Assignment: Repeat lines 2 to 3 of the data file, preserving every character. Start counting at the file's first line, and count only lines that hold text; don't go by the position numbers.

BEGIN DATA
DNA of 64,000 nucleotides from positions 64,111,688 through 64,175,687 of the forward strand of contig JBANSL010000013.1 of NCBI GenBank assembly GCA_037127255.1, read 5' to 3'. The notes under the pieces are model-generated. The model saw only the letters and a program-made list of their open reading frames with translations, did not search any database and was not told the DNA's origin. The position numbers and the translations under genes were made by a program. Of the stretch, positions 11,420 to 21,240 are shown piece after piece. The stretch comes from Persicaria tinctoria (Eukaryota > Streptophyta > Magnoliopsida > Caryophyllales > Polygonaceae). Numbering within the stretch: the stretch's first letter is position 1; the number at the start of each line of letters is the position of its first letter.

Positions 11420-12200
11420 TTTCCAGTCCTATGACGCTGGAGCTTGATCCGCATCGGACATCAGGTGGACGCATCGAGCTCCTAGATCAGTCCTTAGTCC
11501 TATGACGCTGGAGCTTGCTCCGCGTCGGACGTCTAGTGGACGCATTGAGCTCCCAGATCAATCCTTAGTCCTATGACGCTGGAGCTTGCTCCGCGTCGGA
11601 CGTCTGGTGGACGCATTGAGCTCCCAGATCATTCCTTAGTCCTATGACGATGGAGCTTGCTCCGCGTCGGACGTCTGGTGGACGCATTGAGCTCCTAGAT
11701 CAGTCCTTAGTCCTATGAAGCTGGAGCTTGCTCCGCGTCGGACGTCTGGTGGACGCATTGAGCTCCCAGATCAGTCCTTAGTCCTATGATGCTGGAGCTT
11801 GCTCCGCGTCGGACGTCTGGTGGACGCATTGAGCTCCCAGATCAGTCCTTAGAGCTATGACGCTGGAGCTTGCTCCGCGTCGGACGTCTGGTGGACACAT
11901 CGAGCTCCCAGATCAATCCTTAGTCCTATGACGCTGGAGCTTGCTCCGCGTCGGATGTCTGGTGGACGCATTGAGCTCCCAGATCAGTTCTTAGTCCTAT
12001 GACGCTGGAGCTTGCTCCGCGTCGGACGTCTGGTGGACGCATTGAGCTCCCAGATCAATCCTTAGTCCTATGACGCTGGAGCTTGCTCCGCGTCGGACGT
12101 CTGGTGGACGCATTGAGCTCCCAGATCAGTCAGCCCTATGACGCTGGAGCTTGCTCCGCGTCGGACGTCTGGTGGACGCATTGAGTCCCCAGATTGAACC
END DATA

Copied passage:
Positions 11420-12200
11420 TTTCCAGTCCTATGACGCTGGAGCTTGATCCGCATCGGACATCAGGTGGACGCATCGAGCTCCTAGATCAGTCCTTAGTCC